The state of Ohio has been notified for the second time in a little more than four months of layoffs happening at delivery businesses operating in Fairfield.
This time the layoffs are coming from Bear Down Logistics, an Illinois-based company that had been contracted to provide delivery for Amazon.
Bear Down sent the notification to the state Wednesday, saying it would close down the facility at 4250 Port Union Road in Fairfield and lay off 105 employees.
This is the second company to let employees go because of decisions Amazon made about their use of a delivery service. Last fall, Amazon terminated its relationship with Inpax Final Mile. That resulted in October in the company laying off 64 employees in Fairfield and the same amount of employees in Euclid.
The closure and layoff is expected to be permanent, Bear Down Logistics said in a letter signed by Michael Dipiazza, vice president of operations.
All affected employees have been notified of their separation dates and that their separation from employment will be permanent, Dipiazza said.
Amazon works closely with a variety of carrier partners to get packages to Amazon customers and the company regularly evaluates its partnerships, the company told this news outlet. It has ended its relationship with Bear Down Logistics and is working closely with all impacted drivers to ensure they find opportunities to deliver Amazon packages with other local delivery service partners with little to no disruption to pay, the company said.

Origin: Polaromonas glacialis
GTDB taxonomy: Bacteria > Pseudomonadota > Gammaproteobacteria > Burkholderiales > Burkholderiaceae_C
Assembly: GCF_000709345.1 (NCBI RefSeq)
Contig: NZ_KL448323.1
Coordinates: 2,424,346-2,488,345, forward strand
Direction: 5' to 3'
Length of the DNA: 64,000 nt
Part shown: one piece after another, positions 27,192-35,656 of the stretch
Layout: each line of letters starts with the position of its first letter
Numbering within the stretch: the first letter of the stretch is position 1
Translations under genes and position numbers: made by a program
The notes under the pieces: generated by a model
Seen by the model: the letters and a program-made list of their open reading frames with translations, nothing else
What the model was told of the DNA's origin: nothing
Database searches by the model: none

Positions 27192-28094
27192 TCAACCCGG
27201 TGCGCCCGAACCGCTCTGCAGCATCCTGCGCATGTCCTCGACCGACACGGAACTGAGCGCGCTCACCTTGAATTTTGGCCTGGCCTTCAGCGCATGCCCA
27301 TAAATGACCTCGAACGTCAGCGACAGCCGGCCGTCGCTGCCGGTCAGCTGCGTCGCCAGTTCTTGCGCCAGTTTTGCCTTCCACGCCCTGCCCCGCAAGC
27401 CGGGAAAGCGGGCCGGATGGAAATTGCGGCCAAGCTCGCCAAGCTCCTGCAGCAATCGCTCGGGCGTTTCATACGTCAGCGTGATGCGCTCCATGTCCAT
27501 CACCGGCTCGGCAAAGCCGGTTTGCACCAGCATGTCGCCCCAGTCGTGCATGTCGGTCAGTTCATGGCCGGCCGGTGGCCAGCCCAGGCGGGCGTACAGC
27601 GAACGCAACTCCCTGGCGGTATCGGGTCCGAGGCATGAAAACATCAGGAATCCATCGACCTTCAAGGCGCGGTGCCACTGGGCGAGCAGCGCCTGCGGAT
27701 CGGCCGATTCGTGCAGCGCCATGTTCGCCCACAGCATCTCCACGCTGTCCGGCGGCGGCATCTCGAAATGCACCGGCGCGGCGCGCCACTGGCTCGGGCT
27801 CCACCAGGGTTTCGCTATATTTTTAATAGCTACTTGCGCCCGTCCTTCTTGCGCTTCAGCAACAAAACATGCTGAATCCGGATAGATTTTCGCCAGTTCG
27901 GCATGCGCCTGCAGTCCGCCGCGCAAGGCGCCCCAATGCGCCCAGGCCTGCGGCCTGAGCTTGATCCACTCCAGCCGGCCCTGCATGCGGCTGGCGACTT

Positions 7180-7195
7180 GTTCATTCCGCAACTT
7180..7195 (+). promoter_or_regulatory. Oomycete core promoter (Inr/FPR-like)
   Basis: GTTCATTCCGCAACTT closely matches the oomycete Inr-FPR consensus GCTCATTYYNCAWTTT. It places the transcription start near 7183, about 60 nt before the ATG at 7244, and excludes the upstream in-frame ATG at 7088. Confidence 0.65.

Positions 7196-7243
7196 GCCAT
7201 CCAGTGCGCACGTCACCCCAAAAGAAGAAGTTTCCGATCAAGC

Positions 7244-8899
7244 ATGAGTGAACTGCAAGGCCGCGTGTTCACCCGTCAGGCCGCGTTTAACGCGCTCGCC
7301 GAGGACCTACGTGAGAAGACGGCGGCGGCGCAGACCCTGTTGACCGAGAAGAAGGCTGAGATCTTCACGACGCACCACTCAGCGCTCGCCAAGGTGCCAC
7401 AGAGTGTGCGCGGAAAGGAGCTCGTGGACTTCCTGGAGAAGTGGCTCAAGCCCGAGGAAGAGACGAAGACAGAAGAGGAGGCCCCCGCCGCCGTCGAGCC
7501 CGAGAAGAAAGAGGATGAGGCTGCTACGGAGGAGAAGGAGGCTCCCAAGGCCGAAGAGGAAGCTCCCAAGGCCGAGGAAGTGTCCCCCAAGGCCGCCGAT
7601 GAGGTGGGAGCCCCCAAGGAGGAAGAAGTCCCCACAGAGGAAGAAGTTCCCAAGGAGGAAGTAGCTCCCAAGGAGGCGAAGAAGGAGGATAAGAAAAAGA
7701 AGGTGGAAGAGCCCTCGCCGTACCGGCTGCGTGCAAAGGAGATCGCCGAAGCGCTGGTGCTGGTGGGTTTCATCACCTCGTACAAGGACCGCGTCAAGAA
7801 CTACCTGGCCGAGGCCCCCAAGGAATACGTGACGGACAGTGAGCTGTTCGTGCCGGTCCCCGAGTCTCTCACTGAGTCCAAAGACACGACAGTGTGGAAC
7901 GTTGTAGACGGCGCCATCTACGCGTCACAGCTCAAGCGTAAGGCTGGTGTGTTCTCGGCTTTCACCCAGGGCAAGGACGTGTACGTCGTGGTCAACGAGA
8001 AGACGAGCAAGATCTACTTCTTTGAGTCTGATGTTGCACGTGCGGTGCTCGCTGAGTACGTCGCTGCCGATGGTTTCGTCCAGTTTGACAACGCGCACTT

Ohio follows federal requirements under the Worker Adjustment Retraining Notification (WARN) Act, which requires employers to provide written notice to the Ohio Department of Job and Family Services’ Dislocated Worker Unit (Rapid Response Unit) at least 60 days in advance of covered plant closings and mass layoffs.
Dipiazza at Bear Down Logistics could not be reached for comment. The company touts itself as “a premier carrier specializing in final mile delivery” and has multiple national delivery outlets across 10 states.
Amazon reportedly contracts with thousands of small companies across the country to aid with delivery operations, according to Greg Kathman, Fairfield’s development services director.
“The city is not privy to the internal decision-making process related to any of these contractors,” Kathman said.
Fairfield utilizes workforce development partner agencies like OhioMeansJobs-Butler County that specialize in assisting workers and companies, he said.
“I’m confident they stand ready to work with those affected,” Kathman said.
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